OK, so a decision was made to appease the target audience by shoving Colton’s experience in our faces so we’d believe him, but then why make his parents such unreasonable skeptics? This was something that just didn’t sit well with me. Maybe I am overestimating the faith of American pastors, but I thought it was odd for Todd to be so desperate to search for a “rational” explanation to his son’s experience. He’s in church every Sunday trying to convince everyone how wonderful God is, so if anyone was to jump to conclusions, he’d be the perfect candidate. And he’s actually the person most willing to take a leap of faith. It made even less sense to me that his wife — who married a pastor, goes to all his sermons and sings (terribly) regularly in the church choir — would so readily dismiss Colton’s experience and refuse to even contemplate the possibility that his experience could have been real.

Is the whole point of this to tell Christians that it’s OK to have doubts but you still ultimately need to have faith in God? Or are the filmmakers so naive that they think this approach would connect with non-believers or fence-sitters and convince them to start believing? Maybe I’m giving them too much credit by thinking that the film is aimed only at Christians and wannabe believers.

And I don’t know if it is because I had read the book and already knew what he was going to say, because I didn’t find any of the drama particularly engrossing. They tried to add in some extra conflict that wasn’t there, and it showed. It wasn’t as trite as it could have been, but it was intentionally sappy and had a TV-movie vibe to the heavy-handed execution.

Notwithstanding everything I’ve written here, I didn’t hate Heaven Is for Real. It’s a film that knew what it was doing and who it was catering to. It’s just not very good and not very convincing. All things considered, it’s not nearly as bad as it could have been, and it’s certainly not as good as it had the potential to be.

2 stars out of 5

Movie Review: The Lazarus Effect (2015)

Jesus may have raised Lazarus from the dead, but in the case of the Lazarus Effect, death would actually be a welcome relief from this disaster of a horror flick.

I didn’t have high hopes for this film, but I figured anything with a star like Olivia Wilde in the lead role can’t be that bad. Wilde plays a medical researcher (really believable already) who along with her fiancé (Mark Duplass) and a couple of other guys who could not look less like medical researchers (Evan Peters and Donald Glover) develop the “Lazarus” serum, a magical concoction they believe can bring the dead back to life.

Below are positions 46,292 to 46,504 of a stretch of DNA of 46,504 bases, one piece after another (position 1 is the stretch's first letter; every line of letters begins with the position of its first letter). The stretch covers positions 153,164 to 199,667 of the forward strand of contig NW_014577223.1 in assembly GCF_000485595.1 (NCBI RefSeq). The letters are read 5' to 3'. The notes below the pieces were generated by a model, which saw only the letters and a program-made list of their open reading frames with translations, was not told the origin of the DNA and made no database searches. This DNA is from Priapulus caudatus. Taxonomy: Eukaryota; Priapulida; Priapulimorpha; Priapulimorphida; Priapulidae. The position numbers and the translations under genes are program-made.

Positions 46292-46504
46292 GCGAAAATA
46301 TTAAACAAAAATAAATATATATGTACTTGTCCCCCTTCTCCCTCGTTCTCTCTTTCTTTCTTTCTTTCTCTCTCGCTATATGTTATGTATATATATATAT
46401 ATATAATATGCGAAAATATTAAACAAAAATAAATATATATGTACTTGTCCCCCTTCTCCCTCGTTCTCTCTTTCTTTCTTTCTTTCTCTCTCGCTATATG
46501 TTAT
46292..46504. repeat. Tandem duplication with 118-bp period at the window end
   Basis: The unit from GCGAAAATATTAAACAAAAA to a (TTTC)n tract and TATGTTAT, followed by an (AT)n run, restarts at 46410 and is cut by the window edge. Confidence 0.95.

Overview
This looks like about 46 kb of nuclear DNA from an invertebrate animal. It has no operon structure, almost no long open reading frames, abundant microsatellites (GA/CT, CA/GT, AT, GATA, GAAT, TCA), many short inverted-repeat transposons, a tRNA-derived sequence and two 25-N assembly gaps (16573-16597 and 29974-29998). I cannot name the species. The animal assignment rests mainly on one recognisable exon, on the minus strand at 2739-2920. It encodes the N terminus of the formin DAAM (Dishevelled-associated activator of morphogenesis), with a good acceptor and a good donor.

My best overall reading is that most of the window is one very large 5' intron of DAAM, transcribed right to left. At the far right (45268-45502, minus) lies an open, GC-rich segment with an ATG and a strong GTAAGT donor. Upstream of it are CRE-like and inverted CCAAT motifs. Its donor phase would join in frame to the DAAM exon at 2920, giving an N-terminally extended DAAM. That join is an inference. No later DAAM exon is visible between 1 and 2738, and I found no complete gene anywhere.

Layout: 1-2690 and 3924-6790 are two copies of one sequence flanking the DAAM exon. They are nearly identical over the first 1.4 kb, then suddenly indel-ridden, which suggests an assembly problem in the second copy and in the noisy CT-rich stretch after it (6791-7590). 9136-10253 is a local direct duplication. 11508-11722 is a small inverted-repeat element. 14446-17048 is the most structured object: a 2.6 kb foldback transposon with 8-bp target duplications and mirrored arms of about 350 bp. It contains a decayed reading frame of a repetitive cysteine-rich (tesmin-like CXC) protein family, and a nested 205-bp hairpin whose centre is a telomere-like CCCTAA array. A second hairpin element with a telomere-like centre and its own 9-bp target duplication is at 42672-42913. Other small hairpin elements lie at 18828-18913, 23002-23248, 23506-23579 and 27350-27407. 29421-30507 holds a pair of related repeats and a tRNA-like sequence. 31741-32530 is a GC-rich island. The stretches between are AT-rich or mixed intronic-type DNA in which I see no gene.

You already see where this is heading, right?

The catalyst for moving the plot along is the arrival of a young and attractive videographer (Sarah Bolger), who has asked to tape their experiments — though thankfully, this is not a found-footage film.

I don’t consider the following a spoiler because it’s obvious from the poster. Naturally, after attaining some level of success, something happens that ends up requiring Duplass to inject Wilde with the serum. And of course, she “comes back”, but is not quite the same, and shit soon starts to happen.

The biggest problem I had with The Lazarus Effect is its complete sense of predictability. The premise is actually quite good, but the script pulled out every horror cliche in the catalogue and the story went along exactly as you would have guessed for a movie of this kind. I don’t claim to know what they could have done differently, I just know whatever they did failed to work.

There were a handful of times throughout the movie when I said to my wife, “X is going to happen” or “Y is going to say Z”, and each time I was proven right, and right on cue. Maybe I’ve seen too many horror films, but it was just disappointing to not experience anything unexpected, including the scare tactics, most of which were “boo” moments we’ve seen many times.

The cast is nice to look at and their performances are fine, though they don’t get to do much because of the insipid characters they’ve been given.

It’s a shame, because The Lazarus Effect has some interesting themes and questions about life, death and the afterlife, but none of these are even close to being fleshed out. Instead, the experience was bogged down by familiar horror tropes, wasting a promising premise and cast.

1.5 stars out of 5